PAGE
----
There was a time when you had to go into the office to use the mainframe. Then, with SOA, we allowed people to access from browsers running on any devices anywhere. Nowadays, people are wanting additional flexibility and demanding that they can work using their preferred computing device, rather than one allocated to them by IT.
You can understand why. I know of a number of sites that still roll out XP laptops to staff because they didn’t like Vista. They have older software applications that stop them moving to Windows 7 and IE9. You can understand why their staff would be frustrated in that situation. People who own super whizzy iPads and Samsung Tabs, or top of the range smartphones that can do pretty much anything, find that going to the office is like going back in time – and they don’t want it. They want to use their own devices, which they’re familiar with and can carryout their own simple IT support on, to access their work applications. Hence the growth of BYOD – Bring Your Own Device.
There’s also a growing population of Mac users that find they don’t get any IT support from the usual IT channels. For them, a Google search will usually identify the cause of a problem and a solution, and so they can get on with their work. If you are a Mac user, there's plenty of Mac to MVS info at http://planetmvs.com/mvsintosh/index.html.
Nowadays, users at Windows-based sites can easily connect to things like a Citrix receiver and access a virtual work desktop on their hardware device of choice.
In a further complication, Canonical is developing an Ubuntu release that can run alongside Android on high-end dual-core smartphones. When the smartphone is docked, the user gets a full desktop experience. The Linux operating system shares the Android kernel, enabling the safe sharing of resources and data by going through the same kernel access layers. This offers all sorts of advantages. Users have a phone that works, plus, once docked, have a working computing environment. It’ll be interesting to see whether we see a lot more of Ubuntu for Android. Can you imagine being able to do that with Windows?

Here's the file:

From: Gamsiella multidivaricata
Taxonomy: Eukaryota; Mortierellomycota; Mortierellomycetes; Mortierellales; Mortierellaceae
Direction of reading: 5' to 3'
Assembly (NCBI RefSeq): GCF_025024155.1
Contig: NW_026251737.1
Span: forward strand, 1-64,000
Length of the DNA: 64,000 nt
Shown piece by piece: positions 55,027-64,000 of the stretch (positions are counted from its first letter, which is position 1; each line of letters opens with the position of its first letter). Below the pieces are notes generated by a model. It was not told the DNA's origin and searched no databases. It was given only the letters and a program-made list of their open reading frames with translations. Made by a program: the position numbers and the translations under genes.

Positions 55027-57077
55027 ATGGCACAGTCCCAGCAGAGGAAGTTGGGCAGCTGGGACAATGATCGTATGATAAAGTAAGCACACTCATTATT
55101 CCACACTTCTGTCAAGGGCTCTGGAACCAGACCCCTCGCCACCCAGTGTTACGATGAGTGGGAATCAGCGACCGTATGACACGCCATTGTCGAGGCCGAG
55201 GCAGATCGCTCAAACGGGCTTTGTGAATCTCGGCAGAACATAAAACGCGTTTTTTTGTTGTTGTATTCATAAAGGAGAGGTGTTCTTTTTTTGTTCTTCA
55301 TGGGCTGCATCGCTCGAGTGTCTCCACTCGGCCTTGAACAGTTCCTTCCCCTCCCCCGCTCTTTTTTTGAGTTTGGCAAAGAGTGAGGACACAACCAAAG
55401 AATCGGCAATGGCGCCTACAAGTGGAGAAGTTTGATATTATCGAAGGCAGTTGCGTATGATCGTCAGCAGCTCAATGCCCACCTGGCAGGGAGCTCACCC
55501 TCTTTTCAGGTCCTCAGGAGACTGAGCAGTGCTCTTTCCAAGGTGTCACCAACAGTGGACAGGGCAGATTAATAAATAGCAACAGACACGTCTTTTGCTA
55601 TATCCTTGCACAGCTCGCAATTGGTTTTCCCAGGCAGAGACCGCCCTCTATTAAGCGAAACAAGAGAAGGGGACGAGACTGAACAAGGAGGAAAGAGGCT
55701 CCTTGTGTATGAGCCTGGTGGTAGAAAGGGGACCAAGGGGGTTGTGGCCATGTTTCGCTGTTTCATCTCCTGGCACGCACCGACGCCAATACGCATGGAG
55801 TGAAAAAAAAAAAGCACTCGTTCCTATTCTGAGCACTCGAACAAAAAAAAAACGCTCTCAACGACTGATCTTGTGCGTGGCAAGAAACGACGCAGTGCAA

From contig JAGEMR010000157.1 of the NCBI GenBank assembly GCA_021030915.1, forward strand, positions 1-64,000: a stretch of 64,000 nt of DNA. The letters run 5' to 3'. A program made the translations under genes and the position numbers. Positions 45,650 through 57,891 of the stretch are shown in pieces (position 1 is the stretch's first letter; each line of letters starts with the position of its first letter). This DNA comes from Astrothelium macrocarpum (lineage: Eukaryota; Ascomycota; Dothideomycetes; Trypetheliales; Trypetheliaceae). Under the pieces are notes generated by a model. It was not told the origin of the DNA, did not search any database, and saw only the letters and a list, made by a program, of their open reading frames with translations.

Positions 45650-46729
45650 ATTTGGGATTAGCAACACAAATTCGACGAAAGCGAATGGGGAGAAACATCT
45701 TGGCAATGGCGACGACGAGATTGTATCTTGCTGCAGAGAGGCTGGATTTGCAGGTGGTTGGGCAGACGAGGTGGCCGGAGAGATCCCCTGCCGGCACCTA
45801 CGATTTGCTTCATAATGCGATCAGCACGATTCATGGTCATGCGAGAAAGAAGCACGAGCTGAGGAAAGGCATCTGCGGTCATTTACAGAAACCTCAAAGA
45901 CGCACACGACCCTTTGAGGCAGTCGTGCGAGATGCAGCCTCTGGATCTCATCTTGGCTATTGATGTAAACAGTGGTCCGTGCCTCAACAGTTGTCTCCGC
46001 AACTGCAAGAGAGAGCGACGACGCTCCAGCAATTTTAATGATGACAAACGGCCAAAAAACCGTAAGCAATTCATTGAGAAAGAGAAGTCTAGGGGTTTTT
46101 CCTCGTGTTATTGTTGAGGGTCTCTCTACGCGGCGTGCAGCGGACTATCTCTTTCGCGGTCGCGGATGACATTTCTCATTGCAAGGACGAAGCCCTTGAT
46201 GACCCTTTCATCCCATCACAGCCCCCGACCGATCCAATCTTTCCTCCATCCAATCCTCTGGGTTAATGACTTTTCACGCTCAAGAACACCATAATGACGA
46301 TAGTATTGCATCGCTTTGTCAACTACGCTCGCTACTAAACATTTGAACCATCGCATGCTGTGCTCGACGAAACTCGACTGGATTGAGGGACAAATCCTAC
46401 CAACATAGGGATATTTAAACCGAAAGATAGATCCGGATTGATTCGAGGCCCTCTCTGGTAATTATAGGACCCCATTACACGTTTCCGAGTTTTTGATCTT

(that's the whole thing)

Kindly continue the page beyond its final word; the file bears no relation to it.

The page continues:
VMware’s Horizon mobile application (announced last summer) lets workers use personal mobile devices for work, while letting IT retain security and control over work-related apps on those phones. In effect a user has the handset they want and runs their work phone virtualized on the same hardware. The user gets the handset they want, and IT get the security they need.
And you can access the mainframe with your iPad. For example, you can have 3270 emulation – MochaSoft provide TN3270 from the Appstore. Rational HATS and WebSphere Application Server (WAS) can help make CICS access from an iPhone possible. Lotus Notes Traveler accounts allow users to access Notes from iPhones or iPads.
There’s a free Quick Reference for IBM System z mobile app available for Android, BlackBerry, and iPhone, which (IBM claims) provides quick and easy access to the latest System z product information, success stories, social networks, and z experts. You can get it from www-03.ibm.com/systems/z/resources/mobileapp/index.html.
Many software vendors are making use of the browser on tablet devices and smartphones to provide access to mainframe data – I’ve written about William Data Systems software in previous blogs, but they are a good example of a vendor embracing new technology to access mainframe performance info.
My opinion is that tablet devices are not quite there yet, and, like early laptops, will be a million times more useful and usable in a couple of years time. But plenty of people have them, and it makes sense for those people to access the applications they want on corporate systems, whether that’s a copy of Excel or a CICS transaction.
Watch out for more people demanding to bring their own device!